Tue. Feb 27th, 2024

The Tanzanian authorities and IMF staff have reached a staff-level agreement on economic policies to conclude the second review of Tanzania’s 40-month Extended Credit Facility (ECF); The unfavorable global economic environment and shortfalls in rainfall stalled Tanzania’s recovery from the pandemic. External and domestic conditions have put pressure on the external balance and the foreign exchange market; Near-term policy priorities include exchange rate flexibility combined with monetary policy tightening and fiscal consolidation, while preserving priority social spending. Over the medium-term, reform priorities center on creating fiscal space, modernizing the monetary policy framework and financial supervision, and advancing structural reforms.

A staff team from the International Monetary Fund (IMF) led by Charalambos Tsangarides, IMF mission chief for Tanzania, held meetings in Dodoma and Dar es Salaam from October 23 to November 3, 2023, to discuss progress on reforms and the authorities’ policy priorities in the context of the second review of Tanzania’s forty-month program under the Extended Credit Facility (ECF). The arrangement was approved by the IMF Executive Board on July 18, 2022, for a total amount of SDR 795.58 million (US$1.046 billion at that time).

At the conclusion of the mission, Mr. Tsangarides issued the following statement:

“I am pleased to announce that we have reached a staff-level agreement on economic policies to conclude the second review of Tanzania’s economic program under the ECF arrangement. Staff-level agreement is subject to approval of IMF management and the Executive Board in the coming weeks. Upon completion of the Executive Board review, Tanzania will have access to SDR113.37 million (about US$150 million), bringing the total IMF financial support under the arrangement to SDR342.1 million (about US$452.7 million). The authorities’ reform program aims to strengthen the economic recovery, safeguard macro-financial stability, and support a resilient, sustainable, and inclusive growth.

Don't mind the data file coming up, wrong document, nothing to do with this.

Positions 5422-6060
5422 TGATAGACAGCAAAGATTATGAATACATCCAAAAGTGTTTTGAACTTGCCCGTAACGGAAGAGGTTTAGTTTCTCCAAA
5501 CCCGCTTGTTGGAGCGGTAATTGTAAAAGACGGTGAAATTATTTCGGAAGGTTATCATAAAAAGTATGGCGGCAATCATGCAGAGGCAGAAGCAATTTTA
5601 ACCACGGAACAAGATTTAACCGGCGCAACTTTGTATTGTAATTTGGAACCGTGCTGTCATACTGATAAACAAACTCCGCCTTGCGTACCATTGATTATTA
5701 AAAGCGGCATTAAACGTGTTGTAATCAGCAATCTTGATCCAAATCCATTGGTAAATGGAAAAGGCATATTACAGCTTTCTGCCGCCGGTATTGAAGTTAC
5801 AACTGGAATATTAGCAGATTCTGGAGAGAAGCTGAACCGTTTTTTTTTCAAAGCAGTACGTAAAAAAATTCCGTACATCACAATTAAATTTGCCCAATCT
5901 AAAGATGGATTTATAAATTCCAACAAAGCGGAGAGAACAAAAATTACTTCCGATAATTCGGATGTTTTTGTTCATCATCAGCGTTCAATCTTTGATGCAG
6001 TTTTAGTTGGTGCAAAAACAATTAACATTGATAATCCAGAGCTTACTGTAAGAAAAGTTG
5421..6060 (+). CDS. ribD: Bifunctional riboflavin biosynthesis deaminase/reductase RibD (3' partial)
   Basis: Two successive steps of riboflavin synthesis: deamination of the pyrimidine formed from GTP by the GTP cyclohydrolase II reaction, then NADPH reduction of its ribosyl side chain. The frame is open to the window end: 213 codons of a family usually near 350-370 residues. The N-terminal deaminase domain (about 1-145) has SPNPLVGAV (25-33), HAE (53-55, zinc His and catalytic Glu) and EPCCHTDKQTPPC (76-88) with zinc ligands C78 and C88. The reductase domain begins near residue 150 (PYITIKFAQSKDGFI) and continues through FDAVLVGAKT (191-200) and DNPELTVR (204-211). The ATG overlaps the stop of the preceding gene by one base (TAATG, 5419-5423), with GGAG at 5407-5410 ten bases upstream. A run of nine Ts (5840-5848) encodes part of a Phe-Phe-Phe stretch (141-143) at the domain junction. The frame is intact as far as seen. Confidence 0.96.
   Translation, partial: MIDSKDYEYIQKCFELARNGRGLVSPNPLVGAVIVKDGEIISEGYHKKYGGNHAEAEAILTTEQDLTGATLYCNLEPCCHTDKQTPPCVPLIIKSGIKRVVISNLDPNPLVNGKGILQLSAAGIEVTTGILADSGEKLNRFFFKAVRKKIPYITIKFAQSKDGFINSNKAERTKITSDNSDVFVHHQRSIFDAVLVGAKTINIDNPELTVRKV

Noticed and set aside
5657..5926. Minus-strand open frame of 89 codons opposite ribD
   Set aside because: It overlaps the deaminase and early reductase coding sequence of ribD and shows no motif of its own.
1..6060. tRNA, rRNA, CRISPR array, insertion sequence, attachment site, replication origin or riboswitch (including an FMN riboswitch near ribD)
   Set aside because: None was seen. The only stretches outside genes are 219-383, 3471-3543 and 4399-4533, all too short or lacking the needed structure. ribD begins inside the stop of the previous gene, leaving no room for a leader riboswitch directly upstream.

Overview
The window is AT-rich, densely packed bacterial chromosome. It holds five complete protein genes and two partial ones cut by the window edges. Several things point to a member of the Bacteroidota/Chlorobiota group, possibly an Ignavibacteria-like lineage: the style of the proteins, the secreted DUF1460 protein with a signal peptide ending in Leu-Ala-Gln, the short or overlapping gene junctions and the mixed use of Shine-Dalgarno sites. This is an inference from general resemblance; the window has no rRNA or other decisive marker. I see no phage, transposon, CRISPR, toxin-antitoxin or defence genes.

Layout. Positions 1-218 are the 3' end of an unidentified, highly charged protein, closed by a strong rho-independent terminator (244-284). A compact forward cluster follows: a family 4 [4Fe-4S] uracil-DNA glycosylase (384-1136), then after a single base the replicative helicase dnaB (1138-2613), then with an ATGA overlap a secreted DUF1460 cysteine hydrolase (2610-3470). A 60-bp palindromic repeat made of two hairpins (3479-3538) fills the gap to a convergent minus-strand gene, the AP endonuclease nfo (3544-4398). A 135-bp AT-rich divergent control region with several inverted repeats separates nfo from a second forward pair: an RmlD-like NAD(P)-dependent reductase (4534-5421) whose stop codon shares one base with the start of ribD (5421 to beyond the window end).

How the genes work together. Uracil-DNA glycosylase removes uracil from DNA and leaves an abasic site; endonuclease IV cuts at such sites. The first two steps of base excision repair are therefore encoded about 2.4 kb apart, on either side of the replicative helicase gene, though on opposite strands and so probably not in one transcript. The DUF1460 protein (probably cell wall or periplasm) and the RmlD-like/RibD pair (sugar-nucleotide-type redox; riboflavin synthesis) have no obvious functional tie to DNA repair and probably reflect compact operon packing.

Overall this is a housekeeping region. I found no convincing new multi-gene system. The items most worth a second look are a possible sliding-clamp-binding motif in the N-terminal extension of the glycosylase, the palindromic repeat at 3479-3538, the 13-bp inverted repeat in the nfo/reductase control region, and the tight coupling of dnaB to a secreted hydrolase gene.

“After modestly rebounding to 4.9 percent in 2021, real GDP growth weakened to 4.7 percent in 2022, reflecting the impact of the unfavorable global economic environment and weak growth in agriculture due to low rainfall. The recovery is expected to pick up starting in 2023, but faces headwinds from the global economy, including volatile commodity prices, subdued growth, and tight financial conditions. Inflation decelerated to 3.3 percent (year on year) in September, down from a peak of 4.9 percent in January 2023. The medium-term outlook is positive contingent on the steadfast implementation of the authorities’ reform agenda, anchored by the ECF arrangement.

“A wide current account deficit (about 6 percent in FY2022/23) accompanied by tight external financial conditions resulted in pressures in the foreign exchange market. The Bank of Tanzania (BoT) stepped up its forex interventions to provide liquidity to the market, while allowing the exchange rate to depreciate faster than before since July. The BoT reiterated its commitment to revive the forex interbank market, ensure price discovery that allows a market-clearing exchange rate system, and limit forex interventions to address disorderly market conditions. Continued tightening of monetary policy will complement efforts to ease pressures in the forex market.

“On the fiscal front, the government is committed to implementing the fiscal consolidation plan envisaged in the FY2023/24 budget, which is based on more realistic revenue and expenditure projections. Tax policy and revenue administration efforts will help open fiscal space to tackle substantial human and physical capital needs. In addition, the government is committed to rebalancing the composition of spending in favor of priority social spending to reduce gaps in the provision of education and health services and strengthening the social safety net.

“Business environment and governance reforms are key to unlock the potential of the Tanzanian economy. In this regard, the authorities will continue to implement the Blueprint for Regulatory Reforms, focusing on streamlining regulations and strengthening governance. Efforts to reduce climate change risks by investing in mitigation and adaptation policies will help build a strong foundation for resilient and sustainable growth.

“The mission met with Minister of Finance Mwigulu Nchemba, Bank of Tanzania Governor Emmanuel Tutuba, other senior officials, development partners, and private sector representatives. The mission would like to thank the Tanzanian authorities for their cooperation, hospitality, and constructive discussions.” 

Distributed by APO Group on behalf of International Monetary Fund (IMF).

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